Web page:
During this year we at Hanken & SSE Executive Education have carried out a study of the impact of digitalisation on leadership and HR practices together with Hanken School of Economics. The study comprised of 40 interviews with HR directors of large companies in Finland.
Throughout the years we have surveyed what future leadership looks like and certain points tend to often come up. “People are always people and good people leadership is always at the core of leadership”. The study once again proved this with the support of more than 60% of the respondents.
The core of leadership
The core of leadership can be summarised to a communicative, interactive and coaching style of leadership where motivating, setting clear targets, giving feedback and empowering people are essential. Another topic that has been considered important the recent years, also this time, is leading change. Now, maybe more than ever before, leading change relates to resilience and personal renewal. However, this time around we could also identify some new issues arising and to a certain degree, there was more variety in the answers than before.
Almost consistently, emerging issues relate directly to the outcomes of digitalisation. Some HR directors mainly associate and limit digitalisation to utilising new digital tools at work, while others regard it as something more comprehensive, to the degree of changing entire industry rationale and business models. Nevertheless, all HR directors agreed that it means change in the way we work. Some examples of this, is work becoming more virtual, independent from time and place, and future jobs being more expertise and independence demanding, where routine work is more automated and disappearing.
Future of work
The scope of work is also widening; networks and ecosystems are becoming a natural part of the leadership sphere. At the same time, our reality is getting more and more complex, uncertain and transparent. All these features call for a new kind of leadership, which comprises for instance virtual leadership and being able to create and lead a new “open source” culture, leading experts and networks, self-leadership and active experimentation, co-creation and service design. What becomes essential is to create purpose and meaning in a “chaotic” context. In a transparent setting, the requirements for high ethical standards also increase.
One matter dividing opinions in the study, is learning about the very topic of digitalisation itself. Whether it is important for future leaders to understand and even study what digitalisation is/can be or what it enables. Learning about for instance artificial intelligence, robotics, data analytics or internet of things. Half of the HR directors, thought that you best learn about digitalisation at work by actively using digital tools. The other half thought that you need to study different future technologies, and experiment and test them outside of your normal environment, to get an understanding of what opportunities they can provide for your future business or how they may threaten your existing business model.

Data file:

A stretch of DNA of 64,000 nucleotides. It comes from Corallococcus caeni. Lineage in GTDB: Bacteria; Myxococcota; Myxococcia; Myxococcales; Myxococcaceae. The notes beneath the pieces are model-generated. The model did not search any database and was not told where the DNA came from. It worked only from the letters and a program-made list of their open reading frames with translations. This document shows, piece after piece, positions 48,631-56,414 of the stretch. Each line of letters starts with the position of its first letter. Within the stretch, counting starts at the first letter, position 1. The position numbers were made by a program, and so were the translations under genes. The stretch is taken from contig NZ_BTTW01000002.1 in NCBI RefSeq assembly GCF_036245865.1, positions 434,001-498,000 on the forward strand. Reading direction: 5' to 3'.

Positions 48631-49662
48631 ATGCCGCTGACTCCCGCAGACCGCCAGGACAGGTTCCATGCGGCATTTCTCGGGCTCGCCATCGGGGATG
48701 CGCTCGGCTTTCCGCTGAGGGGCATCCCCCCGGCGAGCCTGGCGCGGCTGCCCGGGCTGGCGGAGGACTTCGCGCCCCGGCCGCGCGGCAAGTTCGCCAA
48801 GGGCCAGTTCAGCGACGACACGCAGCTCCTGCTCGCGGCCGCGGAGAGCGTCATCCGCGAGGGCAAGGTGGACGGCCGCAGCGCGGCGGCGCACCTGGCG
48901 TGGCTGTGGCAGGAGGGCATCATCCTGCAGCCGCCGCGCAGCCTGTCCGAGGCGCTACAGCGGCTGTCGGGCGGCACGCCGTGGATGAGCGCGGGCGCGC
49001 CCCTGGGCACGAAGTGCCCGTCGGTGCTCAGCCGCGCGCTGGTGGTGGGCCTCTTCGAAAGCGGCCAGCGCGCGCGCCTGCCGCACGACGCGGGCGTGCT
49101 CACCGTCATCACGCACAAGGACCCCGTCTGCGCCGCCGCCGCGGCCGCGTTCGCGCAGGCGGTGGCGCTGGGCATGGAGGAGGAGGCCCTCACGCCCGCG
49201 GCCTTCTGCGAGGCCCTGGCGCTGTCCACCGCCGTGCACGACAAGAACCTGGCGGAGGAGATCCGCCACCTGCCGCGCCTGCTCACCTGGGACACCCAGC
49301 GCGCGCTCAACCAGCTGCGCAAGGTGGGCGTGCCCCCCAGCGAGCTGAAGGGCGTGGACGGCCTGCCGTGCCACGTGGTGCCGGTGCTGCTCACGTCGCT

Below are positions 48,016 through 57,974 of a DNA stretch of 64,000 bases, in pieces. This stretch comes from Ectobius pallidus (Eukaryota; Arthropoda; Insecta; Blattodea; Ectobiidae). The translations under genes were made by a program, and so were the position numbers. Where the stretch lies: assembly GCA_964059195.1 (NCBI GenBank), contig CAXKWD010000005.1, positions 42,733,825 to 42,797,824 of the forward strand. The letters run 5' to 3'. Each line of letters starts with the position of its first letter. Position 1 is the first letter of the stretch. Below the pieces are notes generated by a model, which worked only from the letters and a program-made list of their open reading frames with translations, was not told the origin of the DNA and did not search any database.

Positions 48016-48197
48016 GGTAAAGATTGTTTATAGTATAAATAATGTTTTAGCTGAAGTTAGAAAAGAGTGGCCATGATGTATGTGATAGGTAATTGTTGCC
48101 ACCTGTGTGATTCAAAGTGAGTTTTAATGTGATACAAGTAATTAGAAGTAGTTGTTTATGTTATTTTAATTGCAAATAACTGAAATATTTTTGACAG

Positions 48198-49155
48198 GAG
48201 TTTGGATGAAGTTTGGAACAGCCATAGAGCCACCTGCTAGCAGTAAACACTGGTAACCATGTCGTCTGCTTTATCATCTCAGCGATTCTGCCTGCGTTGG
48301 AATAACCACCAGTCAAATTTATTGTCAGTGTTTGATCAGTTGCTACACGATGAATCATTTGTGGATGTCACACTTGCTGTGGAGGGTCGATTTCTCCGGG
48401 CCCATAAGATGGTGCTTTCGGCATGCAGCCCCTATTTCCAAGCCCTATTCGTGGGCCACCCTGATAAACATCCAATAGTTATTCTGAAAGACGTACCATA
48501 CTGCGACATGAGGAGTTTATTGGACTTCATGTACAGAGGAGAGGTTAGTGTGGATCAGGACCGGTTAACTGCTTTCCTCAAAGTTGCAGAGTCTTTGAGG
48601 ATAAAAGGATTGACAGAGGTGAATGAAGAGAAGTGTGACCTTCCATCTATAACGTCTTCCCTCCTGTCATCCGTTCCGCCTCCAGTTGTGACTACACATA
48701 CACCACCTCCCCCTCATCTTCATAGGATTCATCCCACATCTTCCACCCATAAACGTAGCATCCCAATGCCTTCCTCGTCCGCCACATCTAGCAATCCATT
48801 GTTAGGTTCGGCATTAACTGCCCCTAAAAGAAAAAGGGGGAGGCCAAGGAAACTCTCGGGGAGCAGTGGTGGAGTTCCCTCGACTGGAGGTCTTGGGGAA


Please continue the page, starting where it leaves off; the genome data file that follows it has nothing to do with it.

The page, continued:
I personally belong to the group in favour of examining digitalisation outside of one’s own (comfort) zone. In the process of the interviews, I fully grasped the profound opportunities of data analytics. Provided with the data analytics tools of today, I believe every leader should be aware of what can be; not only what is.
The ideal leader in the digital era
In conclusion, the ideal leader in the digital era is still a people focused leader with good interaction and coaching skills. In addition, completely new skills are needed in navigating yourself, your team, business and network in the uncertain and complex all-inclusive reality of today and tomorrow. Experimentation and constant renewal are needed to create purpose, transparency and to lead diverse teams by providing ethical example in virtual ecosystems of co-creation.
In addition, as the speed only accelerates, it is better to understand what the dimensions of digitalisation means and enables. The digital era is already here and has become a lot more revolutionary than we expected. “Am I equipped enough?” is the question all us leaders should honestly ask ourselves.
The following companies took part in the study:
Attendo, Caverion, Comptel/Nokia, Cramo, Danske Bank, Elisa, Evidensia, Evli, Fazer, Fingrid, Finnair, Fiskars, Fonecta, Fortum, Fujitsu, Hiab, Huhtamäki, Kesko, Kone, Lindström, Merck Finland, Metso, Neste, Nokian Renkaat, OP, Orion, Outotec, Pöyry, PwC, Skanska, Stockmann, Stora Enso, Tieto, UPM, Valmet, VTT, Wärtsilä, WSP Finland, Yara Finland and YLE.
If you would like to learn more about the results of the survey, send us a quick note to firstname.lastname@example.org.